PWS is a genetic disorder that begins in childhood. People with Prader-Willi syndrome always feel hungry, which can often lead to obesity and type 2 diabetes.
Tesomet is a fix-dosed combination of tesofensine and metoprolol. Tesofensine helps with weight loss in obese patients and also has the potential to reverse the progression of type 2 diabetes by reducing liver fat.
Tesofensine has been well tolerated in human clinical studies; however, an increase in heart rate has been reported.
The Phase 2a clinical trial (NCT03149445) enrolled nine adult patients with Prader-Willi syndrome, of which six patients received Tesomet and three received a placebo. A second part of the trial is expected to enroll 10-15 children with PWS.
Just four of the nine patients completed the trial (two on Tesomet treatment and two on placebo). Therefore, the results must be interpreted with caution, researchers highlighted.
Although the number of patients analyzed was small, researchers were able to observe a clinically meaningful weight loss over the course of the three-month study in patients treated with Tesomet compared to placebo.
The change in body weight was 6.76% in the Tesomet group compared to 0.75% in the placebo group; and the average waist circumference was reduced by 10 cm in patients treated with Tesomet compared to 6.5 cm in the placebo group.
A reduction in hyperphagia (abnormally increased appetite for food) was also observed at the end of the study. In fact, after one week of treatment, the total hyperphagia score fell from 10 at baseline to 5.67 in the group taking Tesomet, which is equivalent to a reduction of 43%. No hyperphagia was reported at the end of the study by the two final patients in the Tesomet group.
In interim results presented in January 2017, Tesomet was reported to lead to a significant reduction in heart rate, and to statistically significant reductions in body weight and waist circumference compared to placebo in patients with type 2 diabetes.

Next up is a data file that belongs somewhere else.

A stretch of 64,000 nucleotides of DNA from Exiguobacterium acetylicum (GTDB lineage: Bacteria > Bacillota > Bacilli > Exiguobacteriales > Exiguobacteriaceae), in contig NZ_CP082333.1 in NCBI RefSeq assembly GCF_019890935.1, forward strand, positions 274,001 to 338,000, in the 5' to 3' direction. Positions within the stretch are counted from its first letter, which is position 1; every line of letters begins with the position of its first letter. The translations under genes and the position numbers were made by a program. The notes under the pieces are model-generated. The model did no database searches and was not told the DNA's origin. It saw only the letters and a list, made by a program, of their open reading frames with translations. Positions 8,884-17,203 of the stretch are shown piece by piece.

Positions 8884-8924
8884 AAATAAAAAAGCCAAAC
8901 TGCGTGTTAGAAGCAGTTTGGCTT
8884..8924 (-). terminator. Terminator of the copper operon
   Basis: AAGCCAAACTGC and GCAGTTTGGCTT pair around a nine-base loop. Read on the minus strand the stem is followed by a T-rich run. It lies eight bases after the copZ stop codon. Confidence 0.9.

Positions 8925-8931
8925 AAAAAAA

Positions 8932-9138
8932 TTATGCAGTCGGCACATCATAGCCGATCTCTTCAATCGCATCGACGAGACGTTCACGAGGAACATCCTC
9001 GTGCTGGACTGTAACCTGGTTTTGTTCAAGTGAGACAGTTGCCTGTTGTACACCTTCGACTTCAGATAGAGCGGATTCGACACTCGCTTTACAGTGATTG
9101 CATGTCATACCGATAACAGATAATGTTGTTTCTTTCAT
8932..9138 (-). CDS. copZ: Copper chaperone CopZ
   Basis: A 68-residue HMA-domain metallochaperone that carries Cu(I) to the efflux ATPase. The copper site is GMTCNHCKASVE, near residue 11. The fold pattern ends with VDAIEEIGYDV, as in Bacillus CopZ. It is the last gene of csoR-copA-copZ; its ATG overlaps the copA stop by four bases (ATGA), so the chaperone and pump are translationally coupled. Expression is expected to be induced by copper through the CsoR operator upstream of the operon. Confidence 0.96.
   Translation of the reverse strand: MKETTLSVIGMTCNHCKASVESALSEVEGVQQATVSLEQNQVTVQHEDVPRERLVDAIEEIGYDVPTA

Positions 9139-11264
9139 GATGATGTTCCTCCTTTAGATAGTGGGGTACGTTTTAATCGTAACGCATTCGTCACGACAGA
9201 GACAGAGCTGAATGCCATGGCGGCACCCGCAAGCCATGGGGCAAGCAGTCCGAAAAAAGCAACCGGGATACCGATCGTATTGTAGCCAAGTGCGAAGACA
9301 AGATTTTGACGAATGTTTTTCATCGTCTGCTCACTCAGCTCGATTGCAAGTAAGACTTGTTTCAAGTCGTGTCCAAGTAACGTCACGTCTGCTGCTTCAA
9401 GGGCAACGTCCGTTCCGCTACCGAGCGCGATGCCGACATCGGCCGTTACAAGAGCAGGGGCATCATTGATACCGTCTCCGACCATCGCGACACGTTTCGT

Now, researchers became more concerned with the side effects of the drug and the dropout rates observed.
The team found that plasma concentrations of tesofensine were two to four times higher in this study than researchers reported in other studies in obese and diabetic patients taking the same tesofensine dose.
This alone could explain the high dropout rate in the study and some of the observed side effects, the researchers suggested.
“The positive and convincing effectiveness data from this Phase 2a study is highly encouraging, as it indicates that Tesomet can provide a clinically meaningful reduction in weight and hyperphagia in patients with Prader-Willi syndrome,” Jørgen Drejer, CEO of Saniona, said in a press release.
“Side effects and dropout rates, however, were of concern. Now it turns out that plasma levels of tesofensine were dramatically and unexpectedly elevated in this population, which may explain the high incidence of side effects in the treatment group.
“We believe that by reducing the dose, it may be possible to reduce the plasma concentration to a level where tesofensine is better tolerated in this highly sensitive patient group, and at the same time remain efficacious, as demonstrated in other patient groups.” Drejer added.
In this 2018 analysis, however, heart rate and blood pressure did not vary significantly compared to placebo, despite the high concentration of tesofensine in patients receiving Tesomet.
“The results of this exploratory Phase 2a study supports further study of Tesomet in Prader-Willi syndrome, and we will discuss with key experts in the field how to pursue this opportunity,” Drejer concluded.